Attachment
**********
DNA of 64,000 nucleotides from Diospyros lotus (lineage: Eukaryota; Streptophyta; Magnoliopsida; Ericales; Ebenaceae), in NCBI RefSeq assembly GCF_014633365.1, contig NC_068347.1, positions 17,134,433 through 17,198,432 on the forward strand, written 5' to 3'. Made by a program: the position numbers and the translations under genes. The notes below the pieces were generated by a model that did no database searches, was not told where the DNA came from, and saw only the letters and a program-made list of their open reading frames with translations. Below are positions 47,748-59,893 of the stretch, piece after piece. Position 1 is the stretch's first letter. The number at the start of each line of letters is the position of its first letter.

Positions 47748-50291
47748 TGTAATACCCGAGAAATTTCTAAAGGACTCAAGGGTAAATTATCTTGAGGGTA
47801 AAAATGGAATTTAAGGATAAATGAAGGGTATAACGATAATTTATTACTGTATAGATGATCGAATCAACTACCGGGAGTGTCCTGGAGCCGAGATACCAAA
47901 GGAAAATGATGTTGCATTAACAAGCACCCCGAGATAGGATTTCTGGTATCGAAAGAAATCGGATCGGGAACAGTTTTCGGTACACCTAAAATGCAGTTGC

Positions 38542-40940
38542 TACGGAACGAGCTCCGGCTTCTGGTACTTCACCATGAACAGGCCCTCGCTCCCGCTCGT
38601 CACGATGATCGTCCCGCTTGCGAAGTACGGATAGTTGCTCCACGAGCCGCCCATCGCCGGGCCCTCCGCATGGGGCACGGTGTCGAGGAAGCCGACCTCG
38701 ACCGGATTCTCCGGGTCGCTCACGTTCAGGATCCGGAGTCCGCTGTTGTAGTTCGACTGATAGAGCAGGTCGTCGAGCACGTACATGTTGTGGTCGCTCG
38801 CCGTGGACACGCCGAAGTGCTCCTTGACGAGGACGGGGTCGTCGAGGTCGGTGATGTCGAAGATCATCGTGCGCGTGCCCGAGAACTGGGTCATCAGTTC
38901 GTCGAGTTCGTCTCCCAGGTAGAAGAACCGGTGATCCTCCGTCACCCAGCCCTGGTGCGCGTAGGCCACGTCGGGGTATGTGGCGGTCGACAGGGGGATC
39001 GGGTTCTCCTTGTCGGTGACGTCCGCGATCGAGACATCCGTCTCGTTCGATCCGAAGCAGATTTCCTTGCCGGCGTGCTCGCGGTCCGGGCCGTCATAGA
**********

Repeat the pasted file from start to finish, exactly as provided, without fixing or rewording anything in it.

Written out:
DNA of 64,000 nucleotides from Diospyros lotus (lineage: Eukaryota; Streptophyta; Magnoliopsida; Ericales; Ebenaceae), in NCBI RefSeq assembly GCF_014633365.1, contig NC_068347.1, positions 17,134,433 through 17,198,432 on the forward strand, written 5' to 3'. Made by a program: the position numbers and the translations under genes. The notes below the pieces were generated by a model that did no database searches, was not told where the DNA came from, and saw only the letters and a program-made list of their open reading frames with translations. Below are positions 47,748-59,893 of the stretch, piece after piece. Position 1 is the stretch's first letter. The number at the start of each line of letters is the position of its first letter.

Positions 47748-50291
47748 TGTAATACCCGAGAAATTTCTAAAGGACTCAAGGGTAAATTATCTTGAGGGTA
47801 AAAATGGAATTTAAGGATAAATGAAGGGTATAACGATAATTTATTACTGTATAGATGATCGAATCAACTACCGGGAGTGTCCTGGAGCCGAGATACCAAA
47901 GGAAAATGATGTTGCATTAACAAGCACCCCGAGATAGGATTTCTGGTATCGAAAGAAATCGGATCGGGAACAGTTTTCGGTACACCTAAAATGCAGTTGC

Positions 38542-40940
38542 TACGGAACGAGCTCCGGCTTCTGGTACTTCACCATGAACAGGCCCTCGCTCCCGCTCGT
38601 CACGATGATCGTCCCGCTTGCGAAGTACGGATAGTTGCTCCACGAGCCGCCCATCGCCGGGCCCTCCGCATGGGGCACGGTGTCGAGGAAGCCGACCTCG
38701 ACCGGATTCTCCGGGTCGCTCACGTTCAGGATCCGGAGTCCGCTGTTGTAGTTCGACTGATAGAGCAGGTCGTCGAGCACGTACATGTTGTGGTCGCTCG
38801 CCGTGGACACGCCGAAGTGCTCCTTGACGAGGACGGGGTCGTCGAGGTCGGTGATGTCGAAGATCATCGTGCGCGTGCCCGAGAACTGGGTCATCAGTTC
38901 GTCGAGTTCGTCTCCCAGGTAGAAGAACCGGTGATCCTCCGTCACCCAGCCCTGGTGCGCGTAGGCCACGTCGGGGTATGTGGCGGTCGACAGGGGGATC
39001 GGGTTCTCCTTGTCGGTGACGTCCGCGATCGAGACATCCGTCTCGTTCGATCCGAAGCAGATTTCCTTGCCGGCGTGCTCGCGGTCCGGGCCGTCATAGA